The Biggest IT Expense -- Should You Be Spending That Much?

It is almost that time again–when companies start compiling their budgets for the following year. As the IT department continues to grow in importance, many business leaders are taking a second look at their tech investments. Overall, the average percentage of funds that companies dedicate to IT spending has not significantly changed. Several recent studies suggest that on average tech spending will either increase slightly or remain the same this year.

However, how those funds are allocated may change year-to-year and vary from one organization to another. When it comes to prioritizing tech expenses, CIOs and other IT leaders must make some tough decisions. They are asking questions like: what is my biggest expense, and am I paying too much for it? We are looking at the most common expenses in IT departments and identifying the most important considerations when making a big investment.

The Biggest Expense for IT Departments

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The typical expenses in IT departments today can usually be divided into two categories: maintenance and innovation. Historically, maintenance was the primary focus for IT teams. Now with the rising use of technologies like social media, collaboration tools, CRM systems, wireless presentation software, wearable devices, cloud computing, and more, IT leaders are also being viewed as a resource for innovation. CIOs are even becoming more heavily involved in strategy formation, with the percentage of funds dedicated to innovation initiatives rising.

However, maintenance costs continue to claim the majority of expenses. In a recent global survey by Spiceworks, IT leaders expected to spend 41 percent of their 2015 budgets on hardware and infrastructure.

 

Organizations often need to update their systems every several years to remain secure, competitive, and efficient, but it can be costly. With tight budgets, CIOs are expected to make the smartest tech investments. Understanding the actual cost and value of expenses can help IT professionals make the best decisions for their organizations. How do leaders know when an expense is worth it? Below are some key questions to ask before making an IT investment.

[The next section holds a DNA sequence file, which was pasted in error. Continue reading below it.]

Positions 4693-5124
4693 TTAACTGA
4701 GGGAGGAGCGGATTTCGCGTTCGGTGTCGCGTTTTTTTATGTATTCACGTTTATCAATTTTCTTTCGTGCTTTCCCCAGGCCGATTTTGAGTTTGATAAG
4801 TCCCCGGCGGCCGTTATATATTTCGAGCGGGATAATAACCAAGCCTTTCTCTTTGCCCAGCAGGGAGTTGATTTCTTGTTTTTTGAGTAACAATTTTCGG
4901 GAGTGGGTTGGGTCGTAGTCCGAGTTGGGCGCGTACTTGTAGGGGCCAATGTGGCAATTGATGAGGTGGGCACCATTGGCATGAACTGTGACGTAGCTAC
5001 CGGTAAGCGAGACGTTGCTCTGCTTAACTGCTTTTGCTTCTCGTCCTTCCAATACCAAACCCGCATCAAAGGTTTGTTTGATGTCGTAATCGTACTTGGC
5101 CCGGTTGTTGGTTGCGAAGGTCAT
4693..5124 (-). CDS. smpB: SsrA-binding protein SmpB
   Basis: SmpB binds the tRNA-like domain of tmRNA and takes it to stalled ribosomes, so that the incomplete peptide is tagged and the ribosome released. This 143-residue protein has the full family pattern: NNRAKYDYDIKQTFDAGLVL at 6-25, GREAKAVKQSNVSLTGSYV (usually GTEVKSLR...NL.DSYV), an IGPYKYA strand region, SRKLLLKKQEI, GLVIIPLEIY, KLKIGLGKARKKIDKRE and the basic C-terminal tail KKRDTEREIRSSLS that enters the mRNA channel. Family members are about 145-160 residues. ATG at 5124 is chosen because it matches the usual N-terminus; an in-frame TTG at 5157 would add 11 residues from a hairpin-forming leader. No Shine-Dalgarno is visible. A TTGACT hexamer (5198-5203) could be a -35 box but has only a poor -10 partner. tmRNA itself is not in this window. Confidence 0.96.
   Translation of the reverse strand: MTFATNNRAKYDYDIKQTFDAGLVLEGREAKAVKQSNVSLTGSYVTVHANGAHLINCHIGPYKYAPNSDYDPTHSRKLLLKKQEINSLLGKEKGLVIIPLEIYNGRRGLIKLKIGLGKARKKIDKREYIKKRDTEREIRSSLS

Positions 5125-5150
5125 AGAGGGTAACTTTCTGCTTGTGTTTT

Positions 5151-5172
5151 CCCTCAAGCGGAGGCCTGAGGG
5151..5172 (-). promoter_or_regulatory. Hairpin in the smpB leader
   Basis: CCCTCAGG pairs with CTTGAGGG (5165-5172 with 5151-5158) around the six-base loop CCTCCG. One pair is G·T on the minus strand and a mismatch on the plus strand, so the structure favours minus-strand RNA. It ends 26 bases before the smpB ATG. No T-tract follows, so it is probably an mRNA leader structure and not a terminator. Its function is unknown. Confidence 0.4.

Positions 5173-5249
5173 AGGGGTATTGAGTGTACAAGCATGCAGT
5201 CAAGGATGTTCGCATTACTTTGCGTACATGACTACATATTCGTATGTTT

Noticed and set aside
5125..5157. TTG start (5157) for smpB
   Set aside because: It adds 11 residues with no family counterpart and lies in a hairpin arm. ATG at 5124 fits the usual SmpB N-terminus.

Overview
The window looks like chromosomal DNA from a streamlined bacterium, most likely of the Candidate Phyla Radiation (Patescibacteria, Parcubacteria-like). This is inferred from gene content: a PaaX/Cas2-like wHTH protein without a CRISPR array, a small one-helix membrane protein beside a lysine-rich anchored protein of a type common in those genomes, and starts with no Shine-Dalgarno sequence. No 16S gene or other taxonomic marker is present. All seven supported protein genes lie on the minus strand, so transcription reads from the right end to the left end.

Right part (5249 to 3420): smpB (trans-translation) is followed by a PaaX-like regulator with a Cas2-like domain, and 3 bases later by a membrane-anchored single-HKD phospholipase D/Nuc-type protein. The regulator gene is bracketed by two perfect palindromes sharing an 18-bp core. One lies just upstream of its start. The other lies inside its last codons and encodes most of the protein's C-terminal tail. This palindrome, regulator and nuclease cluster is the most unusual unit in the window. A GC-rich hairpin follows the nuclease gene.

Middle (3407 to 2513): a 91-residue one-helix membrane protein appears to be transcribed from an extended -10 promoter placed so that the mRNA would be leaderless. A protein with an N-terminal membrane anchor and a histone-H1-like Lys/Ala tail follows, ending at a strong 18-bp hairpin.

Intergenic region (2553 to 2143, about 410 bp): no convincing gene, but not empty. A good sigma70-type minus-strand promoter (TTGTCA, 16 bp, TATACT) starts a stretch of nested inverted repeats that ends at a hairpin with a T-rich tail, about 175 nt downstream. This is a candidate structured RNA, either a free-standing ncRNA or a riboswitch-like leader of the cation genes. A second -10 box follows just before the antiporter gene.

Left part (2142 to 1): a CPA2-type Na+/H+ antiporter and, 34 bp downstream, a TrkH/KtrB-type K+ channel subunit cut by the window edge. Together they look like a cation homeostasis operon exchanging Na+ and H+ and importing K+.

Cost Considerations

What are the long-term costs?

When purchasing new hardware, some organizations make the mistake of focusing solely on the sticker price. It is easier to obtain discounted systems and devices now than it was years ago. But, a cheap initial price can turn into a costly burden if it performs poorly and continuously needs maintenance.

 

If you are investing in a new hardware or software, it is essential to examine how long the investment will remain relevant and useful. The technical term for this is total cost of ownership (TCO) has existed for decades and may seem outdated. Some companies have adopted another way to calculate costs. It’s called TCS, or total cost of services. This emerging method anticipates costs of maintaining hardware, while also factoring in costs of labor and internal and external services like: hosting, data storage, and security measures.

Will it help increase efficiency or generate revenue?

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What value does this new investment bring to your company? Will it increase worker productivity and engagement? Can it help foster collaboration or provide valuable data insights about your customer demographic? These are all questions that the CIOs from 10 years ago were never expected to answer. To CIOs today, these are critical considerations.

Many organizations are consulting tech leaders about strategic decisions in various departments–from recruitment to marketing. Also, technology has become a vital part of those departments. When new tech-driven programs are proposed, CIOs are likely to be one of the main influencers. Others are increasingly looking to them to identify the best value for their tech investments.

 

If you find that your company is spending a significant portion on one area, then it could be time to reassess whether or not it is worth it. By asking these questions, company leaders and IT professionals can make smarter, more profitable decisions.

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